skip to main content









Donation Heart Ribbon

New Faster Water Quality Test Is Given A Chance In San Diego

San Diego County Supervisors approved a test run for a new DNA-based water testing system on Tuesday.

It could make water monitoring much more accurate.

Urban Adventures

Torrey Pines State Beach in San Diego

Aired 2/27/13 on KPBS News.

San Diego County officials will start testing a DNA-based tool to measure water quality at beaches. That new test could protect public health better than the current system.

Right now, water quality testing is pretty standard in San Diego County. Fill a small beaker with water, add a powdered chemical, put it in a tray and wait.

"The problem with this is because you're culturing out live bacteria. You need them to grow before you can measure. It takes 24 hours. Sometimes up to 48 hours," said San Diego Coastkeeper's Travis Pritchard.

He routinely used the same test county officials use to check for pollution and he agrees that time is a huge issue.

People who monitor San Diego County's ocean water quality want to be able to tell swimmers if the water is dirty now, not whether it was dirty a couple of days ago.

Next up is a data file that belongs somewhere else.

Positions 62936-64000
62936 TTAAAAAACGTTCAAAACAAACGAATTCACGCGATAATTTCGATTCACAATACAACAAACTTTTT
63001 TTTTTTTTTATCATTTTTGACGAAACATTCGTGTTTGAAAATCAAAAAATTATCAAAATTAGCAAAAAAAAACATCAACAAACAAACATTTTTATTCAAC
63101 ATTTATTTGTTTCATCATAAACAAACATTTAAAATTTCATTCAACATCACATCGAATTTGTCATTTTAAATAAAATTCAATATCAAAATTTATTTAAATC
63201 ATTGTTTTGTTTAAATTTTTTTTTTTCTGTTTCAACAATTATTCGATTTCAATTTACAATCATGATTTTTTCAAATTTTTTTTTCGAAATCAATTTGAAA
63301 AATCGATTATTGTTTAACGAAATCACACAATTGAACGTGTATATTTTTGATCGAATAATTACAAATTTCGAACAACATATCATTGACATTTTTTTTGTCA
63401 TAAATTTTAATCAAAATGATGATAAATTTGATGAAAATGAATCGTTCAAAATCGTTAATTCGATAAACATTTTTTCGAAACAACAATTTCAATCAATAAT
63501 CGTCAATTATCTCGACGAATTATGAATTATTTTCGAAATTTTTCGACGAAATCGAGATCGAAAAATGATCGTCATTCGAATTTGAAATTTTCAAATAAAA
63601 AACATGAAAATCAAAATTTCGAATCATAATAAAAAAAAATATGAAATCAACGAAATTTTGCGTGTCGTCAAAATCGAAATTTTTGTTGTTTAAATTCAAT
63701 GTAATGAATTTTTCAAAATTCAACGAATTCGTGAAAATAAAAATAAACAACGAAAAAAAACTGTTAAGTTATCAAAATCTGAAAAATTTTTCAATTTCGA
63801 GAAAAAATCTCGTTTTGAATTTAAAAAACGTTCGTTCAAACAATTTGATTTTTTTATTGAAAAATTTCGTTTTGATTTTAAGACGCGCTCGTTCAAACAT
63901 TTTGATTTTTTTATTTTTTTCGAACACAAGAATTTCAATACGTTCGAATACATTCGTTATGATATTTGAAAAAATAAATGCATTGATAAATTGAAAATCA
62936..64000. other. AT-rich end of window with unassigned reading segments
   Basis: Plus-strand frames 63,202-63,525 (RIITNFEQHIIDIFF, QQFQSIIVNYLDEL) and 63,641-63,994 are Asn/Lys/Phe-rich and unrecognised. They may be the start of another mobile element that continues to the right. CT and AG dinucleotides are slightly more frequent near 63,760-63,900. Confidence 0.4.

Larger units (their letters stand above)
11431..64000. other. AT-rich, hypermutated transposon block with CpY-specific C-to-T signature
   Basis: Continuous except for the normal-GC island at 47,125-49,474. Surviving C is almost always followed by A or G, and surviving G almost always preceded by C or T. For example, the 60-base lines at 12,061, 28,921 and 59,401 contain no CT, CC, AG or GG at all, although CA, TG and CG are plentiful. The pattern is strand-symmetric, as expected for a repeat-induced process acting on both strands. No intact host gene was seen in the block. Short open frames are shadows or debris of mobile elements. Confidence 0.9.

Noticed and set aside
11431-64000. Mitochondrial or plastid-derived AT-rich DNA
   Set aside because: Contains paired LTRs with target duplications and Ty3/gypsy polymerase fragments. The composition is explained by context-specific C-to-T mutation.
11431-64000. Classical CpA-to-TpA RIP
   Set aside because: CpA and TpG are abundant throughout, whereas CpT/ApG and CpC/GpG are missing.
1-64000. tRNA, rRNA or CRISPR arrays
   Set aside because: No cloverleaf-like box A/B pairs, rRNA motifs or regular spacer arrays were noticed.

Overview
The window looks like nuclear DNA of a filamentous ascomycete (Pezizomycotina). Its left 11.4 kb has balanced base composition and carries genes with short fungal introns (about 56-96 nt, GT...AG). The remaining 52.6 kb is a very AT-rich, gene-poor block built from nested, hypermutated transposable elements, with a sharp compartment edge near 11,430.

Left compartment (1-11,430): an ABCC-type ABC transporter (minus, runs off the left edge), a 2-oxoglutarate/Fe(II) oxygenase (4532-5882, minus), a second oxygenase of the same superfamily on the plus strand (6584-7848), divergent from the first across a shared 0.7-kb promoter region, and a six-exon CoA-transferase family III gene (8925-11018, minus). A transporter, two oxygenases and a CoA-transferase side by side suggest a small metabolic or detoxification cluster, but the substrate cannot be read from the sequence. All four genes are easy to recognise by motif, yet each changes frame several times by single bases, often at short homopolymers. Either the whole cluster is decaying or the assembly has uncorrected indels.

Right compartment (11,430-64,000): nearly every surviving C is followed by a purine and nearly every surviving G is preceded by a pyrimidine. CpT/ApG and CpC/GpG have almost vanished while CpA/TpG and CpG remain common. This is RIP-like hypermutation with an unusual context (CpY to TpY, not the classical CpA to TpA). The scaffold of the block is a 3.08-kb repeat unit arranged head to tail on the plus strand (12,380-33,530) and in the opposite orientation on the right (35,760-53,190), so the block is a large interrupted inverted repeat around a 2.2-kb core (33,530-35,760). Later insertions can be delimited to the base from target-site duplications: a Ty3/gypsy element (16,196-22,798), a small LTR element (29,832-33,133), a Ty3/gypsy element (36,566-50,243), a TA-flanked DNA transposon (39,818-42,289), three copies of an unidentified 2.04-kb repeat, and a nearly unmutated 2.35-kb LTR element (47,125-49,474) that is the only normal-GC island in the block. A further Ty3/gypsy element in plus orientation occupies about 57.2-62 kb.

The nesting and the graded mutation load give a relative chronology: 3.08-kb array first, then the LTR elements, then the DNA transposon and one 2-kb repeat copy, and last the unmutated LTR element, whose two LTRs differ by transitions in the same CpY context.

San Diego County supervisors agreed to try out a new federally approved DNA test that works in two to four hours.

"It's good science and it's also good business," said Supervisor Greg Cox.

A faster test means the county will have better information for swimmers and surfers.

"Our goal is to open up the beaches as quickly as we can, once we are able to verify that they're safe for the public to go in," said Cox. "This newer testing will allow us to do that in four hours as opposed to the waiting the 48 hours to get the current lab test results."

The county agreed to spend $59,000 to test the new method. If results are good, the county will work on changing state rules to permit the faster test.

To view PDF documents, Download Acrobat Reader.


Avatar for user 'Crolley40'

Crolley40 | February 27, 2013 at 7:49 a.m. ― 3 years, 12 months ago